First off, just about any vegetable can be thrown into a stir fry and either taste delicious or be hidden amongst the deliciousness that is this dish.  Radishes, kohlrabi, cabbage, no problem!  

Secondly, I like to have something in the onion family, a few roots, and some leaves.  It's all the better if you've got some tasty cilantro or parsley hanging around.  You can add the vegetable mix to either noodles, rice, or some other grain.  There are many kinds of sauce you can make and add in and I've added a couple of types towards the bottom of this page.

  • Take a wok or large frying pan out and add a slosh of olive oil and set at medium heat.  
  • Add onion family first (scallions, onion, garlic, leeks, garlic scapes) and let sizzle.  Cook for a bit until the onions/scallions/leeks are translucent or start to soften.
  • Then add any root-ish veggies (radishes, kohlrabi, beets, carrots, turnips) that you sliced up all cute and cook for a bit until they feel tender.
  • Stems!  If you've got some bok choy, chard, or beets throw those stems in before the greens so they cook down a bit.  These only take 3-5 minutes to cook.  Don't use kale stems!  They will make your dish no bueno.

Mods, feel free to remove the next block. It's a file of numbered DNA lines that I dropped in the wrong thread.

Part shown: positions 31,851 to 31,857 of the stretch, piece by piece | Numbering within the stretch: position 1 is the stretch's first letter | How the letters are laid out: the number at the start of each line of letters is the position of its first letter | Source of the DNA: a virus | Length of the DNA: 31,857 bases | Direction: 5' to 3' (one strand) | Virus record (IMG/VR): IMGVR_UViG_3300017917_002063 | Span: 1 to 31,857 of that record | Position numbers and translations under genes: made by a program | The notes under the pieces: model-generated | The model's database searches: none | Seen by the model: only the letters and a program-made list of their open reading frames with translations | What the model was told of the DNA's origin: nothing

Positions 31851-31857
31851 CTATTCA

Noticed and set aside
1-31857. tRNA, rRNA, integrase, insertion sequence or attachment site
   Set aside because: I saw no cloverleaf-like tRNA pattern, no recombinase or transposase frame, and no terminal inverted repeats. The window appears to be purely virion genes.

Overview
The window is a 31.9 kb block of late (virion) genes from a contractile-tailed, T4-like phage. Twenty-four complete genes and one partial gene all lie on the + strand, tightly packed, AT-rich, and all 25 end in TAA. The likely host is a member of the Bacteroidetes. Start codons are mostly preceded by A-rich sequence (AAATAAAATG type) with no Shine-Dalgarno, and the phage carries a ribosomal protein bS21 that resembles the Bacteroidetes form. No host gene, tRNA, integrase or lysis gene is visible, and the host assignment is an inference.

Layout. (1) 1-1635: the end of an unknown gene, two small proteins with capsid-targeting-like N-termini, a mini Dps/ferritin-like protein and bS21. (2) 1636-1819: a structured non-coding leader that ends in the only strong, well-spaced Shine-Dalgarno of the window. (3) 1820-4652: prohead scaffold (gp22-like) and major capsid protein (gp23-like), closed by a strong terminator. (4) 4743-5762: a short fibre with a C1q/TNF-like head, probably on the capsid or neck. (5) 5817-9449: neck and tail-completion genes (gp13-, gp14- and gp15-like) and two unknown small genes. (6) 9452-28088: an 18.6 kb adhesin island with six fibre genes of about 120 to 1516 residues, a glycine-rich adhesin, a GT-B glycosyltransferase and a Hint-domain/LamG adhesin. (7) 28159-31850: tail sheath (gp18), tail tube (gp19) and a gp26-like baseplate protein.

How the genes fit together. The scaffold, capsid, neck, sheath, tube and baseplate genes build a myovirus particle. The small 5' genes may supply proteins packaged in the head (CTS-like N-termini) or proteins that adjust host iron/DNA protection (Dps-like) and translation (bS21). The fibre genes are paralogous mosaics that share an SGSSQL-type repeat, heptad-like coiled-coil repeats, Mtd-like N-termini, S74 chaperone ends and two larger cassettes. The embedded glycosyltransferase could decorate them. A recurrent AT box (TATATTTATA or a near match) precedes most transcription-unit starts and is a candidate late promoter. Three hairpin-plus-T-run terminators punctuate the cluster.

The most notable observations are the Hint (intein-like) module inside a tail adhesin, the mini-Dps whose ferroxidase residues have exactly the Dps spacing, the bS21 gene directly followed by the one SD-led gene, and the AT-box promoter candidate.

• Follow with some leafy greens.  This could be bok choy, chard, kale, collards, turnip greens, radish greens, or some salad mix.  If I use salad mix, I like to add it right at the end and just have it wilt a teensy bit.  Cook all other greens until they brighten up and wilt.
  • Remove from heat and add sauce.  Mix around.  Serve over rice, noodles, or your choice of grain.

Peanut Sauce

  • 1/2 cup natural peanut butter (we prefer chunky)
  • 1 T. honey
  • 1/4 cup water
  • If using salted peanut butter no salt is needed.  If unsalted, add 1 t. salt.
  • 1-2 T. lemon juice
  • 4 garlic cloves, minced
  • red pepper flakes to spice things up, if you're into that kinda thing

Put ingredients into a bowl and whisk until smooth.

Soy Sauce Sauce

  • 1/4 cup soy sauce
  • 1/2 cup water
  • 1 T. rice vinegar
  • 1 t. sesame oil (I've omitted that and used olive oil instead)
  • pinch of hot pepper flakes
  • 1 t. grated ginger
  • a touch of honey

Put ingredients into a bowl and whisk until smooth.



Linda's Kale Salad

This recipe comes from a family friend and is always a crowd pleaser.  My mom sent it to me the other day and so I thought I'd share.


  • 4 garlic cloves, finely chopped or minced
  • 3 T lemon juice
  • 1 T white wine vinegar
  • 2/3-3/4 cup finely shaved parmesan about 1 oz


  • salt & pepper
  • 1 bunch kale
  • 1/4 cup pine nuts
  • parmesan for garnish

Add the garlic, lemon juice, white wine vinegar, a pinch of salt and black pepper to a bowl and whisk together